Dreams In A Midsummer Night's Dream

2680 words - 11 pages

Oprah Winfrey once said, “The best thing about dreams is that fleeting moment, when you are between asleep and awake, when you don't know the difference between reality and fantasy, when for just that one moment you feel with your entire soul that the dream is reality, and it really happened.” But, what actually is a dream and what do dreams really have to do with one’s everyday life? In essence, a dream is a series of mental images and emotions occurring during slumber. Dreams can also deal with one’s personal aspirations, goals, ambitions, and even one’s emotions, such as love and hardship. However, dreams can also give rise to uneasy and terrible emotions; these dreams are essentially known as nightmares. In today’s society, the concept of dreaming and dreams, in general, has been featured in a variety of different mediums, such as literature, film and even music. While the mediums of film and music are both prime examples of this concept, the medium of literature, on the other hand, contains a much more diverse set of examples pertaining to dreams and dreaming. One key example is William Shakespeare’s A Midsummer Night’s Dream. While the portrayal of dreams, in general, plays a prominent role in Shakespeare’s play, the exploration of many aspects of nature, allows readers to believe that dreams are merely connected to somewhat unconventional occurrences.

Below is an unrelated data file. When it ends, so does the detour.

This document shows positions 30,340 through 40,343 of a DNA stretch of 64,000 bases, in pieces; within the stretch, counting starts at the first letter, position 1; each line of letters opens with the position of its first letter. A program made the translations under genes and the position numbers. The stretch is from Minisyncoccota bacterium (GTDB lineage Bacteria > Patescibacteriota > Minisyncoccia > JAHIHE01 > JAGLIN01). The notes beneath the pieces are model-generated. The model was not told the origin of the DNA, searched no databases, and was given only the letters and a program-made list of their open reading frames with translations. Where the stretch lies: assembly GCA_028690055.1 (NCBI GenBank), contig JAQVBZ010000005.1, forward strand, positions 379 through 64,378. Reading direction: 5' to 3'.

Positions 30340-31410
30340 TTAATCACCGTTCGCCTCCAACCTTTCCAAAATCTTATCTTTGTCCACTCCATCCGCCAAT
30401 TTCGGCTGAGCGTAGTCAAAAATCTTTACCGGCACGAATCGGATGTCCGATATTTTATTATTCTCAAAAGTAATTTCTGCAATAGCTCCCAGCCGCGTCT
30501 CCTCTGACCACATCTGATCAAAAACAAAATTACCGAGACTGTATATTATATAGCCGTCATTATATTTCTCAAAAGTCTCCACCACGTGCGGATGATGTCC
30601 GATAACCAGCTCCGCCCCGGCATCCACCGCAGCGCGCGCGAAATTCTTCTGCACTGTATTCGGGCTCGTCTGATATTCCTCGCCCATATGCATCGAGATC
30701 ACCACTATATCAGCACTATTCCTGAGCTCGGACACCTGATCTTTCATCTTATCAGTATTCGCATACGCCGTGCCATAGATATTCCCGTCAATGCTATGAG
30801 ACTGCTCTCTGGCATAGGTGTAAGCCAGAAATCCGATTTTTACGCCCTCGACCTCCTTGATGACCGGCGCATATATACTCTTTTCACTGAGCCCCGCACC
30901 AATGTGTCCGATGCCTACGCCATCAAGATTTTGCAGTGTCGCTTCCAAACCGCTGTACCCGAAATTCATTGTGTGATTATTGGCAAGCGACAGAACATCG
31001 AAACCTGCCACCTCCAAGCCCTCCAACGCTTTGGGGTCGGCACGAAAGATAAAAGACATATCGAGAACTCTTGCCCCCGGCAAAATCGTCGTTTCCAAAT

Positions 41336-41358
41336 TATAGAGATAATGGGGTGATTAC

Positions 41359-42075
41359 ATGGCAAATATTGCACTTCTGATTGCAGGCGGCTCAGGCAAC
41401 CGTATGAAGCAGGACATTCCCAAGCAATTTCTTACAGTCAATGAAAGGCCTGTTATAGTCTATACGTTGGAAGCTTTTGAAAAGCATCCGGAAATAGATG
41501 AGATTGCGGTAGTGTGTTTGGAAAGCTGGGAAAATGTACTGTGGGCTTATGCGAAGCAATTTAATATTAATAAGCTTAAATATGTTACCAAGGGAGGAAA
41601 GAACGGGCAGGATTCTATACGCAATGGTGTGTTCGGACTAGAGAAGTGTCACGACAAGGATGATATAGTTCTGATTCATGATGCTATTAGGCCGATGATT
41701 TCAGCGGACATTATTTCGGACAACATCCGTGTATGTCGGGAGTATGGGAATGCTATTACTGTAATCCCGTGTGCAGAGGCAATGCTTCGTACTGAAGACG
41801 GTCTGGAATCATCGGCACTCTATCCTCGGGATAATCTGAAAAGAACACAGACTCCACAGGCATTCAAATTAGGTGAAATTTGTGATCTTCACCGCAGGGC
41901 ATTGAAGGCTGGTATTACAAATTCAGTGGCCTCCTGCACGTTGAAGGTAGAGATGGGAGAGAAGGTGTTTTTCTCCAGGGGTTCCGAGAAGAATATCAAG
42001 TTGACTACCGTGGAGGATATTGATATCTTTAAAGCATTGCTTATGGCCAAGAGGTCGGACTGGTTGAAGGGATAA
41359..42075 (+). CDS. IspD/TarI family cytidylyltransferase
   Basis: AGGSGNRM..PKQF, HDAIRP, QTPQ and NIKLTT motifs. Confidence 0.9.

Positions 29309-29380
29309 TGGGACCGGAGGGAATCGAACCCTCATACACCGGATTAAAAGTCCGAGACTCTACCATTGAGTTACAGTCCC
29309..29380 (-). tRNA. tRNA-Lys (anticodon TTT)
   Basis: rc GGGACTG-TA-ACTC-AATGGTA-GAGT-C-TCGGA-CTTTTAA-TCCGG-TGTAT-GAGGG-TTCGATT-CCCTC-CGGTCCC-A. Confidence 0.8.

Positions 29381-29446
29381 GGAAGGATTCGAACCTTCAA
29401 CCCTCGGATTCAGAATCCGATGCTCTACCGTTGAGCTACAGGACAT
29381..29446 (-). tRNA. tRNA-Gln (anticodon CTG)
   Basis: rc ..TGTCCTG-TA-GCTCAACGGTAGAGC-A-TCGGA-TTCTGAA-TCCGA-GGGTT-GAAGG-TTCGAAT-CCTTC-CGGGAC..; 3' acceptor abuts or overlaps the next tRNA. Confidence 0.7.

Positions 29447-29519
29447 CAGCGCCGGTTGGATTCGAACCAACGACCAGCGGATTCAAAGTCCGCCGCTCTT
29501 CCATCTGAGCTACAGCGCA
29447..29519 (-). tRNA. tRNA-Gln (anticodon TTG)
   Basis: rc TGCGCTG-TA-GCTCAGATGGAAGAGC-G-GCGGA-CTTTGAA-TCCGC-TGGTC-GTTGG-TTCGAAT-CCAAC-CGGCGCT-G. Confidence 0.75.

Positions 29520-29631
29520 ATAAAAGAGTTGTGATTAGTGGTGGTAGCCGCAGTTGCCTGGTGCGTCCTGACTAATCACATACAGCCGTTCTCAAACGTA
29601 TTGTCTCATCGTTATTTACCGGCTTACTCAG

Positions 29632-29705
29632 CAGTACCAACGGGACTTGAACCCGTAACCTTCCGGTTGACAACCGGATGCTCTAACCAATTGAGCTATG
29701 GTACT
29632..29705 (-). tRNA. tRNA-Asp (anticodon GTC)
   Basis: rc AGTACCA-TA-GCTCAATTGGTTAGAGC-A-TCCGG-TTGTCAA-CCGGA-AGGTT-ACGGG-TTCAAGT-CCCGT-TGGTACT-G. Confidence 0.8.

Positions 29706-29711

The reader’s first impression that this play revolves around a recurring theme of dreams is from the title. As the title suggests, dreams are going to and do, essentially play a very important role in this production because major events that occur within the play are all centered on and around the characters’ dreams. A second clue regarding the role of dreams is found in the opening lines of the play, spoken by Hippolyta, the Queen of the Amazons. Hippolyta states, “Four days will quickly steep themselves in night; four nights will quickly dream away the time; and the moon, like the silver bow new bent in heaven, shall behold the night of our solemnities” (Shakespeare 1393). This quote really sets the tone and the atmosphere for the entire play because it allows readers to create a time line of events and essentially immerse within it. This quote is stating that four days will quickly come and go, the days will turn into nights, and the dreaming that occurs during one’s slumber will allow the time to pass even more quickly. Because of Hippolyta’s unique circumstances, it is easy for one to assume that this quote was merely said because of her unconventional and rapid marriage to Theseus. Theseus is the Duke of Athens, and it has been previously mentioned that Hippolyta is the Queen of the Amazons. Upon the beginning of the play, it is known that Theseus has just defeated and returned from a battle with the Amazons. As victor, his spoils include, among other things, marrying Hippolyta. While Theseus is expressing his undying love for his future wife, Hippolyta obviously does not return...

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